(Updates with economist’s quote in fourth paragraph)
Nov. 30 (Bloomberg) -- Japan’s industrial production increased more than analysts expected in October, gains that may not be sustained as overseas demand cools.
Factory output increased 2.4 percent from September, rebounding from a 3.3 percent drop, the trade ministry said in Tokyo today. The median estimate of 28 economists surveyed by Bloomberg News was for output to increase 1.1 percent.
Manufacturers are contending with a yen near postwar highs against the dollar that has eroded profits and prompted Toyota Motor Corp. President Akio Toyoda to say this month that his company “will collapse” unless the currency weakens. Thailand’s worst flooding in almost 70 years has also caused parts shortages that may force companies to cut output.
“The strong yen in the three months since July has gradually had an effect” on production, Mari Iwashita, chief market economist at SMBC Nikko Securities Inc., said before the report. “Factors such as the Thai floods have reduced overseas demand, but this only affected the second half of October and has yet to be fully factored in.”
The yen traded at 78.09 per dollar as of 9:40 a.m. in Tokyo, from 78.00 before the report. The Nikkei 225 Stock Average slid 0.9 percent.
Manufacturers plan to cut production 0.1 percent this month and boost it 2.7 percent in December, a government survey of companies in today’s report showed.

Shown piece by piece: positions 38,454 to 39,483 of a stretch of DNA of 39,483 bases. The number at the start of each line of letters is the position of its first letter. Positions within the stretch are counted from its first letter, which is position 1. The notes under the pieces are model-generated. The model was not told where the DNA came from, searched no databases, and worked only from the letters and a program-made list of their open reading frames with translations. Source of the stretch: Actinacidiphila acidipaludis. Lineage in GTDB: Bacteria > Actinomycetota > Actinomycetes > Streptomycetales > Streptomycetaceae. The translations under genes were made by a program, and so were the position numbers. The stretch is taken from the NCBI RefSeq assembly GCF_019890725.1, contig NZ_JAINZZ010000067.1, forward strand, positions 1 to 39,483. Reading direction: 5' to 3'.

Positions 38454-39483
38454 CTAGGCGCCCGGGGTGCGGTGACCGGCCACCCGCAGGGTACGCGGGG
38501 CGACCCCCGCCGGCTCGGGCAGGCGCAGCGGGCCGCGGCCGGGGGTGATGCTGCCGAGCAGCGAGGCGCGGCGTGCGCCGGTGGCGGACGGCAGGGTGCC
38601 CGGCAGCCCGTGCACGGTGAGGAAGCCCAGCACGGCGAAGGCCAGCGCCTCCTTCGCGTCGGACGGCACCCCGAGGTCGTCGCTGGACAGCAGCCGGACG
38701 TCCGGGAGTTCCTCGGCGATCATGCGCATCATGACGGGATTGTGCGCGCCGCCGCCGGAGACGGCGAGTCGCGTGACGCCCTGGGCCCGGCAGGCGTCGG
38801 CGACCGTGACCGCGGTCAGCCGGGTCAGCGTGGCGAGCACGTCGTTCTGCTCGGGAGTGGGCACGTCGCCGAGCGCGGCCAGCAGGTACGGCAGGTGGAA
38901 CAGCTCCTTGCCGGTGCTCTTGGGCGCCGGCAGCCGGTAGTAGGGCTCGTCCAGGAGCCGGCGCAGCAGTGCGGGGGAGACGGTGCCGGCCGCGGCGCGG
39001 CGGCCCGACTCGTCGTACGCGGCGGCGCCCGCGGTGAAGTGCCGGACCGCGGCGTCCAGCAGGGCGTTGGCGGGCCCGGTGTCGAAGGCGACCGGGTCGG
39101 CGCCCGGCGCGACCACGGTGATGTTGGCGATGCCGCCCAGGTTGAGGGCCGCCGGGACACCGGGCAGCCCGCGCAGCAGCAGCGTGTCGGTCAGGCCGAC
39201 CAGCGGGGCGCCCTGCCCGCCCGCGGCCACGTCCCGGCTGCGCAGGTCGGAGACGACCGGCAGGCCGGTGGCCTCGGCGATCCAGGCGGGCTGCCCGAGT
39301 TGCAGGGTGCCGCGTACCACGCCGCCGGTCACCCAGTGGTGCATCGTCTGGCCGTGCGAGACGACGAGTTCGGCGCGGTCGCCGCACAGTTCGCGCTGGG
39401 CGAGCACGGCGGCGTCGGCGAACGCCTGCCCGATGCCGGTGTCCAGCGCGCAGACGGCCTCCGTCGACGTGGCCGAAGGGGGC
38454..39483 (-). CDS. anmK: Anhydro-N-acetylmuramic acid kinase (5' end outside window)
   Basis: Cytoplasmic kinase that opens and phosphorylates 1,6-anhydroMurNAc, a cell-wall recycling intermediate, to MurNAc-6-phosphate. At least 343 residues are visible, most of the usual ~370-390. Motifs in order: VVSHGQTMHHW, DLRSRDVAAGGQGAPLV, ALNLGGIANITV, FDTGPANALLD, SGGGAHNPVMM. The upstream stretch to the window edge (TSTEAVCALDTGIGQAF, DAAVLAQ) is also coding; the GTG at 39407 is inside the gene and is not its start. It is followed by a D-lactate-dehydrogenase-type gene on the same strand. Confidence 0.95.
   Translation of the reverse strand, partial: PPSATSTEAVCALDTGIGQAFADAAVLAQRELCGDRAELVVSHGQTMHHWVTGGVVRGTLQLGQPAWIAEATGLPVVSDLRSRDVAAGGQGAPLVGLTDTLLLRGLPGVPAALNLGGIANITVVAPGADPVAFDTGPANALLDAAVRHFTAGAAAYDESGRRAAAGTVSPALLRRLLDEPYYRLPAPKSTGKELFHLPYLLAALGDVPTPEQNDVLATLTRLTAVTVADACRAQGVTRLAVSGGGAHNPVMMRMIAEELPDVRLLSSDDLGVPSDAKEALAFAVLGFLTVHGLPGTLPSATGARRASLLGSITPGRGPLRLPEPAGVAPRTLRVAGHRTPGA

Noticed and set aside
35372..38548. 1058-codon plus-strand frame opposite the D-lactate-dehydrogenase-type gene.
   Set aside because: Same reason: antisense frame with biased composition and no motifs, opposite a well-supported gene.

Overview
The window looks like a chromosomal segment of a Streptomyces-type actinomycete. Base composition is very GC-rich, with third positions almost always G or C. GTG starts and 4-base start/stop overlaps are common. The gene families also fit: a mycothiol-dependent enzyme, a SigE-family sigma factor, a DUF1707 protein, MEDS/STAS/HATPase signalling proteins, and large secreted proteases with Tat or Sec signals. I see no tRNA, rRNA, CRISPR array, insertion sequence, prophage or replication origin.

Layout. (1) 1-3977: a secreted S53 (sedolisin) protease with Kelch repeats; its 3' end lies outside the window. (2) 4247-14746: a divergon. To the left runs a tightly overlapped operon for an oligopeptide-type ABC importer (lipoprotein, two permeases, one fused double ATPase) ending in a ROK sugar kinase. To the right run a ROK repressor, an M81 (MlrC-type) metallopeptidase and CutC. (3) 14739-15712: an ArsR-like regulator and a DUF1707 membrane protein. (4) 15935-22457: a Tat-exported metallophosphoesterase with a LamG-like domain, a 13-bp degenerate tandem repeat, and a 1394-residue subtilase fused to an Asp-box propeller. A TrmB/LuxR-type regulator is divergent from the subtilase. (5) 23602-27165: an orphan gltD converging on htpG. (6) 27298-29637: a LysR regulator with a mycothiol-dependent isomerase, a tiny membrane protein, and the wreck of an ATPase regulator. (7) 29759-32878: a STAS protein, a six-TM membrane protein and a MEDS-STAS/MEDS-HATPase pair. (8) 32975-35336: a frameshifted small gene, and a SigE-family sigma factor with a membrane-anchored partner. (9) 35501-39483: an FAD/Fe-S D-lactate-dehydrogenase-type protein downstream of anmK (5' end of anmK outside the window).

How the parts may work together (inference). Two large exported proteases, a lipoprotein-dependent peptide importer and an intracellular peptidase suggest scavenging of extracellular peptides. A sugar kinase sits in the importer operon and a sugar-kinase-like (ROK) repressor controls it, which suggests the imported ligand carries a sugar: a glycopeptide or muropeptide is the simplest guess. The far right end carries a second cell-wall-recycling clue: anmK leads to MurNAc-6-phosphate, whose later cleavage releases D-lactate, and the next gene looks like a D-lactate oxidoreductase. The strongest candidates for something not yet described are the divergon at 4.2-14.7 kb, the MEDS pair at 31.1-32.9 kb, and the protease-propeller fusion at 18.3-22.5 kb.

Reports in the past week have shown that exports slid in October and the unemployment rate advanced, adding to evidence that growth in the world’s third-largest economy is waning.
Japan stepped into the foreign-exchange market for the third time this year on Oct. 31 to weaken the yen after it reached 75.35 per dollar, its highest since World War II. Finance Minister Jun Azumi said yesterday there is still volatility in the yen and that he is continuing efforts to keep the currency at appropriate levels.
Flooding in Thailand has damaged the supply chains of Japanese companies operating in the southeast Asian country including Toyota, Pioneer Corp. and Honda Motor Corp. The Cabinet Office said last week that the floods were among risks to the economic outlook.
Toyota lost about 190,000 units of production globally from Oct. 10 through Nov. 19 because of the floods in Thailand, the company said last week. About 30 electrical parts are still in “critical” supply, it said.
The economy grew an annualized 6 percent in the July- September period, expanding for the first time in four quarters. Economists surveyed by Bloomberg News expect that expansion to slow this quarter and moderate further next year.
“There’s no doubt that the pace of Japan’s economic growth will keep losing steam because exports are already on a downward trend,” Azusa Kato, an economist at BNP Paribas in Tokyo, said before the report. “Demand from earthquake reconstruction will probably help the economy avert a contraction next fiscal year, but the pace of expansion won’t be impressive at all because of the slowdown overseas.”
The upper house of parliament ratified a third supplementary budget worth 12.1 trillion yen on Nov. 21 to support the recovery from the March catastrophe. Noda said on Nov. 25 that he hasn’t decided whether a fourth stimulus package is needed.
--With assistance from Andy Sharp, Mayumi Otsuma and Theresa Barraclough in Tokyo. Editors: Lily Nonomiya, Nerys Avery
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